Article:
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Meditation 26
God's Billboards

by: JT

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I had been thinking about writing about the religious billboards along America's highways for some time. However, when Massimo Piglucci tackled the subject in the June 2001 Rationally Speaking, I put the topic on hold. But on reflection, I decided to go ahead with my own slightly different perspective.

One sign Massimo didn't mention was the one that says "I don't doubt your existence." and signed God. Clearly, my existence isn't being doubted, because somebody is putting up billboards for me to read.

But those billboards saying nothing about the existence of the supreme being who is claimed to have signed them. If I were to take the trouble to investigate every step in the way to the placement of those billboards and their messages, I have no doubt that I would find evidence only of human effort, and no sign of divine intervention. Possibly at some point in the investigation, someone would be found who would claim divine inspiration or that God had actually talked to him. But inspiration does not justify a direct quotation nor demonstrate the reality of the source of inspiration, and most people, even believers, regard those who claim God speaks to them as somewhat less than completely sane.

And if these quotations, attributed to God, along America's highways are clearly the work of human beings, what does that imply about the holy books claimed to be the true word of God?

Another sign I saw while driving on a rural road in northeastern California stated "It is written 'The Pope is the Anti-Christ.'" I had to laugh at this one because, in itself, the statement is self-evidently true. Indeed, it is written, right up there on the billboard. However, it is doubtful that whoever put up the sign intended this to be an exercise in self-reference. More likely, they were referring to some passages in the Book of Revelations, which can be interpreted to refer to the Pope only through convoluted and twisted logic.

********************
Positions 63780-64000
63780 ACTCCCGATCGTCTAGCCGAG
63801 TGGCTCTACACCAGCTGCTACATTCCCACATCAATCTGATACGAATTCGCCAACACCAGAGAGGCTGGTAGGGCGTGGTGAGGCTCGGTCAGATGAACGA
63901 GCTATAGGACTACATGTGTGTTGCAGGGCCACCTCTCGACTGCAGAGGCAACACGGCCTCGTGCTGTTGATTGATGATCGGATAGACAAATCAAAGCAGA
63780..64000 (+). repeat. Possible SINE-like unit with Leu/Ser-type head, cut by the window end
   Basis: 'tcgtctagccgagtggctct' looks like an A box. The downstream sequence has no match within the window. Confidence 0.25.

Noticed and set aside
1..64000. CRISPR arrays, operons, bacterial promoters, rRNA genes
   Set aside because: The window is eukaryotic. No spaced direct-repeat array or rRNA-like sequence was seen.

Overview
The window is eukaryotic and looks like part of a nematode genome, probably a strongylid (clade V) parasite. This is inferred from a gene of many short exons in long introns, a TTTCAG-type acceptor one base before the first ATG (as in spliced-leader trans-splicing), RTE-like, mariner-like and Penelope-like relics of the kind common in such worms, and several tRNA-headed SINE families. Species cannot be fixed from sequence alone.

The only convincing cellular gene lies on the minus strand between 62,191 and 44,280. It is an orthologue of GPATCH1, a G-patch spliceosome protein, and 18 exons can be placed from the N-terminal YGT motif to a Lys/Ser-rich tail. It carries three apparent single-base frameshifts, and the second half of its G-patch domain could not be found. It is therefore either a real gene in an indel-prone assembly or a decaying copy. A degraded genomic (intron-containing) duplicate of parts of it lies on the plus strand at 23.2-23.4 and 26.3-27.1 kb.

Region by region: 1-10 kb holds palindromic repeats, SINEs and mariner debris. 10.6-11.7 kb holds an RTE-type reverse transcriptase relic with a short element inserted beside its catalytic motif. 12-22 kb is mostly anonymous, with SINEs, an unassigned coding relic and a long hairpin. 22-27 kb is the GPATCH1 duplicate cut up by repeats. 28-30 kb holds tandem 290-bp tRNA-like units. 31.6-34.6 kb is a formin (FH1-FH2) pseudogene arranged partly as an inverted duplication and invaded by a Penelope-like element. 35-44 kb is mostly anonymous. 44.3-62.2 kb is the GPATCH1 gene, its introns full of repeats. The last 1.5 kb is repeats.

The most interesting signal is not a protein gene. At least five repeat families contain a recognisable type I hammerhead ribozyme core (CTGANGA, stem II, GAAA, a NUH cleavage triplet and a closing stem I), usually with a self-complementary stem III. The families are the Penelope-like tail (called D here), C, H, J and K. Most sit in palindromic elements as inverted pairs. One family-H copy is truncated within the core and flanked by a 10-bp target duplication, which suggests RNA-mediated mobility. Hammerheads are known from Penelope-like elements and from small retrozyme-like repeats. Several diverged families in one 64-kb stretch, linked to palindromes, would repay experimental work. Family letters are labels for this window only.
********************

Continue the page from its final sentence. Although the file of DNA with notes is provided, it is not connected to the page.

This billboard symbolizes something else. Christians have been fighting among themselves both in word and in deed for nearly 2000 years over differences in doctrine. And the fighting shows no sign of coming to an end. Many of those who have moved away from Christianity identify these internal disputes as one of the elements in loss of faith. When we find that our brand of Christianity condemns others to eternal damnation, then we find out that others similarly regard us as condemned to hellfire, (and we make these discoveries at quite a young age) we start to sincerely question which side is right. The more intelligent of us question whether either side is right. And so we start on the path of abandoning the faith of our parents.

So when I see these billboards along the highway, I regard them as an affirmation for my agnosticism, and as evidence of the inherent contradictions in the beliefs of those that constructed them.